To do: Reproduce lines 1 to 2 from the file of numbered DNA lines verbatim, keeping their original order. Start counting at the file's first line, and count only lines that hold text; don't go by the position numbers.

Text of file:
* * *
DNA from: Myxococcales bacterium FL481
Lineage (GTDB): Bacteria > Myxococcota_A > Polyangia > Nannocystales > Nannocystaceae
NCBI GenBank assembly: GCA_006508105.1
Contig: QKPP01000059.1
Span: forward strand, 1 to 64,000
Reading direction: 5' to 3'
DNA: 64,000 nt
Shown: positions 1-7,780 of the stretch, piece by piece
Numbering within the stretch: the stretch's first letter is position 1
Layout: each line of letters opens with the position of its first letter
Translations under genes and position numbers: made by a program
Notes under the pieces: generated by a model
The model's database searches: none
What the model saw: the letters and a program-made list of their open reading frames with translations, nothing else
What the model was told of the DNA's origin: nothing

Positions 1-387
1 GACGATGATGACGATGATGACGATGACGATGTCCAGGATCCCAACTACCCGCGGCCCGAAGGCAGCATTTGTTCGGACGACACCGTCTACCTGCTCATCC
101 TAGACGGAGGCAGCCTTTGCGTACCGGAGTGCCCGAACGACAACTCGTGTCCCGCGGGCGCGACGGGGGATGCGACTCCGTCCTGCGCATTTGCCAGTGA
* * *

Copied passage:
DNA from: Myxococcales bacterium FL481
Lineage (GTDB): Bacteria > Myxococcota_A > Polyangia > Nannocystales > Nannocystaceae